It is a widely accepted view in the literature that the majority of cross-sectional variation in institutions is related to history. The within variation however is somewhat less explored. We find that the within variation in economic institutions can be explained by trade liberalization. This relationship is robust with various indicators of economic institutions and liberalization, with different estimation techniques, in different sub-samples, and to the inclusion of additional covariates. Short-run trade liberalization appears to be more important than long-run trade liberalization. This may be indicative of a short-term trade liberalization induced shift in the long-run institutional equilibrium. We also find that the country fixed effects are highly correlated with settler mortality and other historical variables. Our results are consistent with recent theoretical developments in the political economy literature and with the ï¿½critical junctureï¿½ view of history.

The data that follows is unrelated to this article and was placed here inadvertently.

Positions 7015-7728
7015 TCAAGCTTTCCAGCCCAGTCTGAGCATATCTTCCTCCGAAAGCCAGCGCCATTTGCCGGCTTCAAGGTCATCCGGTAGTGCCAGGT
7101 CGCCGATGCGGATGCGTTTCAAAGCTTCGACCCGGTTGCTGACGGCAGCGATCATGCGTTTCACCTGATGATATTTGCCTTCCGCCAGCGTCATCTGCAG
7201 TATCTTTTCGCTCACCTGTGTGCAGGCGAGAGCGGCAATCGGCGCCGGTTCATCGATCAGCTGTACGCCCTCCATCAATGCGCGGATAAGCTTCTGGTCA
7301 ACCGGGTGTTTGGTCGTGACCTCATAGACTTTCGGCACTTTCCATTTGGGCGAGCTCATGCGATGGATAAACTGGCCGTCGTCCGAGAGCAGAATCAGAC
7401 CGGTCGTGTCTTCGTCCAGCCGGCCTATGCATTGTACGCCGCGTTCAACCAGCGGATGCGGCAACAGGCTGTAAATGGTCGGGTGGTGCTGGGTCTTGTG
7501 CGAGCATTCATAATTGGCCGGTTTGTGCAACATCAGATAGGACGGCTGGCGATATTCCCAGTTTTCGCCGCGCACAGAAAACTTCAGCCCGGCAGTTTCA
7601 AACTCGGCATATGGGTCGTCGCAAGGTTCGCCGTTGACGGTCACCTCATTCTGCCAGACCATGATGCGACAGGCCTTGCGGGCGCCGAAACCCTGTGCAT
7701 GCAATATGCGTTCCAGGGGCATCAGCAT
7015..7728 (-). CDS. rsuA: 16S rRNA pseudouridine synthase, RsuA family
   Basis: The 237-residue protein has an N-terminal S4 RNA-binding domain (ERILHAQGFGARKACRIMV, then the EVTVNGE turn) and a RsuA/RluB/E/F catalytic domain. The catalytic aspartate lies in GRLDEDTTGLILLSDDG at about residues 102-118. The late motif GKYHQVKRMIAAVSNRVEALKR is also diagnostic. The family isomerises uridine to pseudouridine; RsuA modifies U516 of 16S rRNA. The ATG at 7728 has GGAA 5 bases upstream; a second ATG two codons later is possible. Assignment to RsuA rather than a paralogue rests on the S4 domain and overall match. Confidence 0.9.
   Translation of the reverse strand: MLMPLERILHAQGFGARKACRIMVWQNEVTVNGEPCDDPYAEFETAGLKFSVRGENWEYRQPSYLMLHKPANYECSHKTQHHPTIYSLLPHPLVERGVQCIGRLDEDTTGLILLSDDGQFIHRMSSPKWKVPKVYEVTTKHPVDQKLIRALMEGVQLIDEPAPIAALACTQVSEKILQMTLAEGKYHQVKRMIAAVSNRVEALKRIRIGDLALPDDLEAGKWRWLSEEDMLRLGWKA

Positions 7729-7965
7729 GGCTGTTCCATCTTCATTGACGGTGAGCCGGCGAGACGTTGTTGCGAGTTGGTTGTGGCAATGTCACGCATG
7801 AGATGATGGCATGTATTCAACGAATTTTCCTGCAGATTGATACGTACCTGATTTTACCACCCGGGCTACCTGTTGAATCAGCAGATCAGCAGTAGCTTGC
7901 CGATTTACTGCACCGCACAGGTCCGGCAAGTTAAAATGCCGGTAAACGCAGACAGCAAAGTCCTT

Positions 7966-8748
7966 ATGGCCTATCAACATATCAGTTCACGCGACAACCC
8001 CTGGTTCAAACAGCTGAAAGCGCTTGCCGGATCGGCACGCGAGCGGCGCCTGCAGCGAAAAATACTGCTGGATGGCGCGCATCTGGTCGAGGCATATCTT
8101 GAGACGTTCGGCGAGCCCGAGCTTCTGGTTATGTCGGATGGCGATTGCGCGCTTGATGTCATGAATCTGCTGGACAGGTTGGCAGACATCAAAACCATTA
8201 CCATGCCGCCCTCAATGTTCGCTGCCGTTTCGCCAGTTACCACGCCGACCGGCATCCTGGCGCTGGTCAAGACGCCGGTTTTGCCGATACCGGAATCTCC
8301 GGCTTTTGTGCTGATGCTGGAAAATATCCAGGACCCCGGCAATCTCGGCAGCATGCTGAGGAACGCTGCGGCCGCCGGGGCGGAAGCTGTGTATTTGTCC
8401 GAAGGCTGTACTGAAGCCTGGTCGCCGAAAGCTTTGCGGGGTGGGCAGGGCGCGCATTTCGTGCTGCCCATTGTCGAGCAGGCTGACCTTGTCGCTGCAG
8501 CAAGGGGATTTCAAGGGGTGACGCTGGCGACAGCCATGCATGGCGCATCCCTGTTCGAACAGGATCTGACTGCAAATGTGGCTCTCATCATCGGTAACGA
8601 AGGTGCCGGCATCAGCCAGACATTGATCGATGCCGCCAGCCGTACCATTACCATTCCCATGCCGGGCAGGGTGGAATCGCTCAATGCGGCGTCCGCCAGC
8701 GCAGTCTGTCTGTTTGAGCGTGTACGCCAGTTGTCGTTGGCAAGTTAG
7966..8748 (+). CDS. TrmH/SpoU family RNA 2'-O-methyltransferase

|Publication status||Published - 2008|
|Event||European Economic Association and Econometric Society joint Meeting (EEA-ESEM 2007) - Milan Italy|
Duration: 1 Jan 2008 → …
|Conference||European Economic Association and Econometric Society joint Meeting (EEA-ESEM 2007)|
|Period||1/01/08 → …|